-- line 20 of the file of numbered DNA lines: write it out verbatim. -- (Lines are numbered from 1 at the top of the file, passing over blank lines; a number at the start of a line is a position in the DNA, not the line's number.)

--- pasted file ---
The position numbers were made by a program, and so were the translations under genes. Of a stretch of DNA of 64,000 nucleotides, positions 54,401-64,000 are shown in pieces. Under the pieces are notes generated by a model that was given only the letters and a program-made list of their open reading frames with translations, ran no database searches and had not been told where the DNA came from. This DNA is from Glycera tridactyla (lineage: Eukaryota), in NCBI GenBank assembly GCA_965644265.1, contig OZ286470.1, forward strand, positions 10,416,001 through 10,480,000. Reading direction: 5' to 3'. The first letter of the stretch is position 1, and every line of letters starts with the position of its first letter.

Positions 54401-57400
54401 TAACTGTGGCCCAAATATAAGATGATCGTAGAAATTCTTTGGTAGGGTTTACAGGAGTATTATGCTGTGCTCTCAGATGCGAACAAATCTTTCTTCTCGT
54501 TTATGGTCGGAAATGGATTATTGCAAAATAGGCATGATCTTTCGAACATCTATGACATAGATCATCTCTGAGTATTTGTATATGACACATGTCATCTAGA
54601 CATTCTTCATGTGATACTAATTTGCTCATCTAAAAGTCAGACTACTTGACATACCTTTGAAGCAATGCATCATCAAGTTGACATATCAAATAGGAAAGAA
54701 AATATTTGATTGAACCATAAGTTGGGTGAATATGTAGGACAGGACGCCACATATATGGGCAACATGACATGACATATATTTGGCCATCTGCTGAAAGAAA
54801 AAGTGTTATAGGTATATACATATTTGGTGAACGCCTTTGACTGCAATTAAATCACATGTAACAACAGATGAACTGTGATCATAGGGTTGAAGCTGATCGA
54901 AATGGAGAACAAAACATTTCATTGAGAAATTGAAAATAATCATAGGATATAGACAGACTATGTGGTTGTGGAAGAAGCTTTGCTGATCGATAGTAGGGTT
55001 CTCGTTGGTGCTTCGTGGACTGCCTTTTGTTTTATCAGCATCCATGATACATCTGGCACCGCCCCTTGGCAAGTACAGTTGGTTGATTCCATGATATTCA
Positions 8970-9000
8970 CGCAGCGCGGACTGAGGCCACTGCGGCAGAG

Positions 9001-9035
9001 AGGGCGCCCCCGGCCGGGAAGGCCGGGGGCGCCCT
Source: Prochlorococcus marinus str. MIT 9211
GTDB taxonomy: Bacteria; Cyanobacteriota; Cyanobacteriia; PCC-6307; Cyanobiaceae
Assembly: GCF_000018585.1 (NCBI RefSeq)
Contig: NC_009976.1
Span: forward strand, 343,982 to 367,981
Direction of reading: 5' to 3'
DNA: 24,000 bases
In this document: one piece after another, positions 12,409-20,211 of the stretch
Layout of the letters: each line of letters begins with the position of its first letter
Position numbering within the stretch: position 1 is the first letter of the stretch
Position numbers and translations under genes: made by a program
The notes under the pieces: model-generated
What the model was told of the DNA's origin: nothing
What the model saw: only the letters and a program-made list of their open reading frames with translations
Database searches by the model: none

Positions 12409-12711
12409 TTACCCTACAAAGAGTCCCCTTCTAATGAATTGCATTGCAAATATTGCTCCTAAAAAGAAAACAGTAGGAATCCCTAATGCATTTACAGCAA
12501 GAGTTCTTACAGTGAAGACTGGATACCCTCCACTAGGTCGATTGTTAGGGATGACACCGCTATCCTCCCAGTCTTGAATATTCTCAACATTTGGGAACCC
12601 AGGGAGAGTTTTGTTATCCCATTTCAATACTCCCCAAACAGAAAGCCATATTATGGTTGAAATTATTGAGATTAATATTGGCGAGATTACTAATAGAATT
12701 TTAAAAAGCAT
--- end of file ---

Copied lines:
DNA: 24,000 bases